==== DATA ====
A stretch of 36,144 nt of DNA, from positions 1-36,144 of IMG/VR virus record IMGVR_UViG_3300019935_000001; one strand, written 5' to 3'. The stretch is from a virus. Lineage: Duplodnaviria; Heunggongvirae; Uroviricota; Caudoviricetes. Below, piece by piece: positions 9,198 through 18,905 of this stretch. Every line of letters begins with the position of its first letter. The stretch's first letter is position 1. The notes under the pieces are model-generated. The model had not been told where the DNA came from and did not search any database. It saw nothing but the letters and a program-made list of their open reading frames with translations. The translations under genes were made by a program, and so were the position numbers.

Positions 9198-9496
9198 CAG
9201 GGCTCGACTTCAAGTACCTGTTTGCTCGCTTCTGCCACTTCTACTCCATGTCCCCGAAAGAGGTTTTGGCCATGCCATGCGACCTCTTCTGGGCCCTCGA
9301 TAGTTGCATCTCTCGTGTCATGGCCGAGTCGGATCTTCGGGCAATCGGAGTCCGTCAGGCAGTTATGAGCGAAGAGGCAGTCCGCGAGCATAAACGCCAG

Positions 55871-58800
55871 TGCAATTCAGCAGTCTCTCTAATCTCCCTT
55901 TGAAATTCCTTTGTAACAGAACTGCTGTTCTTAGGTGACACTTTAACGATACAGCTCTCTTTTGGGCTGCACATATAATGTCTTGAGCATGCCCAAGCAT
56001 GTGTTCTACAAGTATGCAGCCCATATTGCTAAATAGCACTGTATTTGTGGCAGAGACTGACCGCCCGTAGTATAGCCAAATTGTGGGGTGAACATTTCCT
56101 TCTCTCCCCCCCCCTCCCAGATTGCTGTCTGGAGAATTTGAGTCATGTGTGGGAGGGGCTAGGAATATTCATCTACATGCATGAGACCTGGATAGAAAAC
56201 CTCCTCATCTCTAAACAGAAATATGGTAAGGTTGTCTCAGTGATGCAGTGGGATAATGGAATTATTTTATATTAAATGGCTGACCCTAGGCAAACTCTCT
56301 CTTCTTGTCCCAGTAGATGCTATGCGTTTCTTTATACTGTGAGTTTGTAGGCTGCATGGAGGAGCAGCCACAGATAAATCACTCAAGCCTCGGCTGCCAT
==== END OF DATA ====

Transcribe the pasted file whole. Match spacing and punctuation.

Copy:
A stretch of 36,144 nt of DNA, from positions 1-36,144 of IMG/VR virus record IMGVR_UViG_3300019935_000001; one strand, written 5' to 3'. The stretch is from a virus. Lineage: Duplodnaviria; Heunggongvirae; Uroviricota; Caudoviricetes. Below, piece by piece: positions 9,198 through 18,905 of this stretch. Every line of letters begins with the position of its first letter. The stretch's first letter is position 1. The notes under the pieces are model-generated. The model had not been told where the DNA came from and did not search any database. It saw nothing but the letters and a program-made list of their open reading frames with translations. The translations under genes were made by a program, and so were the position numbers.

Positions 9198-9496
9198 CAG
9201 GGCTCGACTTCAAGTACCTGTTTGCTCGCTTCTGCCACTTCTACTCCATGTCCCCGAAAGAGGTTTTGGCCATGCCATGCGACCTCTTCTGGGCCCTCGA
9301 TAGTTGCATCTCTCGTGTCATGGCCGAGTCGGATCTTCGGGCAATCGGAGTCCGTCAGGCAGTTATGAGCGAAGAGGCAGTCCGCGAGCATAAACGCCAG

Positions 55871-58800
55871 TGCAATTCAGCAGTCTCTCTAATCTCCCTT
55901 TGAAATTCCTTTGTAACAGAACTGCTGTTCTTAGGTGACACTTTAACGATACAGCTCTCTTTTGGGCTGCACATATAATGTCTTGAGCATGCCCAAGCAT
56001 GTGTTCTACAAGTATGCAGCCCATATTGCTAAATAGCACTGTATTTGTGGCAGAGACTGACCGCCCGTAGTATAGCCAAATTGTGGGGTGAACATTTCCT
56101 TCTCTCCCCCCCCCTCCCAGATTGCTGTCTGGAGAATTTGAGTCATGTGTGGGAGGGGCTAGGAATATTCATCTACATGCATGAGACCTGGATAGAAAAC
56201 CTCCTCATCTCTAAACAGAAATATGGTAAGGTTGTCTCAGTGATGCAGTGGGATAATGGAATTATTTTATATTAAATGGCTGACCCTAGGCAAACTCTCT
56301 CTTCTTGTCCCAGTAGATGCTATGCGTTTCTTTATACTGTGAGTTTGTAGGCTGCATGGAGGAGCAGCCACAGATAAATCACTCAAGCCTCGGCTGCCAT